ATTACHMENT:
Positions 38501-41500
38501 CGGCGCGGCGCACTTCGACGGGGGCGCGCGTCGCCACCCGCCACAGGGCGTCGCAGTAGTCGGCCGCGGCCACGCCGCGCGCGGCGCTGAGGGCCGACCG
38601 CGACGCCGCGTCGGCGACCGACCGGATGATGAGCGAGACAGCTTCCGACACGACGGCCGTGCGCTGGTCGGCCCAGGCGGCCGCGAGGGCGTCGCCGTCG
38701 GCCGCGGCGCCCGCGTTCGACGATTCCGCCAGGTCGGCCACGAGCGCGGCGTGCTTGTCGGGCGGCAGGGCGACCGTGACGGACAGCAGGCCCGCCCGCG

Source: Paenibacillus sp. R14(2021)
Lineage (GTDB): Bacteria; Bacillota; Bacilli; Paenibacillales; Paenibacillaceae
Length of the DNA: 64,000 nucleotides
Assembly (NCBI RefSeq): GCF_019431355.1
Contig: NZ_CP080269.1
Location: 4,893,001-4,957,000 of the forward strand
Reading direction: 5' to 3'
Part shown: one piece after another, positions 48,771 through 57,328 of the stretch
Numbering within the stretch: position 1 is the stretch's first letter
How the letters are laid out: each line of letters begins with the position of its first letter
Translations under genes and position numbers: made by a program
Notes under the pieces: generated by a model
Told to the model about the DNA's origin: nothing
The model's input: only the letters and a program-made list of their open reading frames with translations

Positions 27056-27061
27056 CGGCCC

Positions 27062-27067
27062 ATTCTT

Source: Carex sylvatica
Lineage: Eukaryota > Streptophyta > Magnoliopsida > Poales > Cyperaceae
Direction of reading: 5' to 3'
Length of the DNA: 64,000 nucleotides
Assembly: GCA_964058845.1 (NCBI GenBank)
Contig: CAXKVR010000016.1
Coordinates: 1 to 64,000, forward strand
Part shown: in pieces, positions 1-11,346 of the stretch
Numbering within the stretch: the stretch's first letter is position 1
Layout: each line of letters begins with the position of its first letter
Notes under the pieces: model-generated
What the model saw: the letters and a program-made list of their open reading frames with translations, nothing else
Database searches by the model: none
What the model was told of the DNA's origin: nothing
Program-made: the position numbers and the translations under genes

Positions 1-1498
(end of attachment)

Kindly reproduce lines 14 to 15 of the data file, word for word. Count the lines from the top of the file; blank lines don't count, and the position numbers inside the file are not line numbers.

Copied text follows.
How the letters are laid out: each line of letters begins with the position of its first letter
Translations under genes and position numbers: made by a program